Study Hopes to Confirm New Early Detection of Ovarian Cancer

By Blume Forte Fried Zerres & Molinari on September 3, 2013

According to an article posted on NBC News.com, clinical trials based on a new study at the University of Texas have set out to assess the efficacy of a new screening method for early stages of ovarian cancer. If results from the trials are positive, the screening could become a routine procedure for all women.

The study lasted for 11 years and screened on more than 4,000 women. The screening involved yearly blood tests that recorded levels of the protein known as CA-125. This type of protein is produced by most ovarian tumors. Women who were found to have increases in their levels of CA-125 were sent to a gynecologist and received an ultrasound.

Of the 10 women that received ultrasounds, four had early stages of ovarian cancer, five had benign ovarian tumors, and one had endometrial cancer. The results of the study suggested that the screening had an accuracy rate of 99.0 percent, with only 0.1 percent of patients without the disease being falsely identified as having cancer.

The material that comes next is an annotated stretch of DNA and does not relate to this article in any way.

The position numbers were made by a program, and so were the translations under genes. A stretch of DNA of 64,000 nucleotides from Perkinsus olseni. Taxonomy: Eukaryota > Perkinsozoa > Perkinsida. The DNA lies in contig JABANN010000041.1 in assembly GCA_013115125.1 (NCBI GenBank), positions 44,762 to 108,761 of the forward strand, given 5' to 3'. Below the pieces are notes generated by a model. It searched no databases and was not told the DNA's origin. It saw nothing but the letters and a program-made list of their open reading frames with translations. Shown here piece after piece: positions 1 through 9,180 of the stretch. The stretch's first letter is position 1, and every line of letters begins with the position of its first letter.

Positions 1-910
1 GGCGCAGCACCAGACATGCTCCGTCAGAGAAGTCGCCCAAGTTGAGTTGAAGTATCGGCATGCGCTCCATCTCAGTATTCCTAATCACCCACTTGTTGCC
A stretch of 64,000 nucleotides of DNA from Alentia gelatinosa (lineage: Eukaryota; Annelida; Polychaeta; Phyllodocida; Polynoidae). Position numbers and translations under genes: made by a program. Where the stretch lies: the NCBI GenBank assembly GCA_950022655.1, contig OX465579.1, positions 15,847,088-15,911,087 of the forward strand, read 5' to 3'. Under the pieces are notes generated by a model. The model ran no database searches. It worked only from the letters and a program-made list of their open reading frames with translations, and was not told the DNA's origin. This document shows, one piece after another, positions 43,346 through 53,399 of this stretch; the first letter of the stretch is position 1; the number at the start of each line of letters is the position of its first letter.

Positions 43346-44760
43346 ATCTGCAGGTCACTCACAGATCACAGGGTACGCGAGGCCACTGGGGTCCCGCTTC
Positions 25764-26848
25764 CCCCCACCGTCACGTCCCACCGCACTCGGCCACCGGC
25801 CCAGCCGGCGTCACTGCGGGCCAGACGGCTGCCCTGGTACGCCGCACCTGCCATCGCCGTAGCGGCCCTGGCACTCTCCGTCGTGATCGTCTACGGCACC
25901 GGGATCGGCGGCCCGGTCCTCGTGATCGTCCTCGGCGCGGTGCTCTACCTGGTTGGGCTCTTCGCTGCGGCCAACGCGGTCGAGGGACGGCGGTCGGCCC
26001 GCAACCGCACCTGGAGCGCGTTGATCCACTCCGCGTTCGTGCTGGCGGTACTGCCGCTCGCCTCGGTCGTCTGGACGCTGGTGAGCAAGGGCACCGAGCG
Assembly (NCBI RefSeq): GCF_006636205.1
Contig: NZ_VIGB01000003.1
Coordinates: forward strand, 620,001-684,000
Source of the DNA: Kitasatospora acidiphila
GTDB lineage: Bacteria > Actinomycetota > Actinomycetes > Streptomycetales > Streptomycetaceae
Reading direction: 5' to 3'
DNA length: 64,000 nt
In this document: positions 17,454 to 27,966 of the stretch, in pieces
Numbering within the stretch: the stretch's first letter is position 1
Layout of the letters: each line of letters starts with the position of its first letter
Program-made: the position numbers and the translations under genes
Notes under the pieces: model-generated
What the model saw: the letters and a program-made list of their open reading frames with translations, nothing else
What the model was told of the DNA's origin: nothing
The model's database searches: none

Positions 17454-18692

There are currently no established screening tests for ovarian cancer. Challenges to establishing a screening have included an inability to make the tests sensitive enough and the need for tests to be highly specific. Previous tests measuring CA-125 have been based on levels averaged across the general population, rather than assessing or recognizing the significance of increases in the protein level in an individual patient.

Currently, researchers are waiting for a larger study in the United Kingdom to be concluded, with results set to be published in 2015. Should the study show the screening to be an effective means of early detection, the standard of care regarding screening for and diagnosis of ovarian cancer could change across the United States.

Continued improvements in cancer screenings are helpful in early stage diagnosis of disease. However, a healthcare professional’s failure to timely diagnose ovarian cancer can affect prognosis , as ovarian cancer is significantly fatal in later stages.

If you or a loved one has been affected by a professional’s failure to diagnose cancer or any disease process, call the New Jersey failure to diagnose cancer attorneys at Blume Forte for a no-cost consultation at (973) 635-5400.

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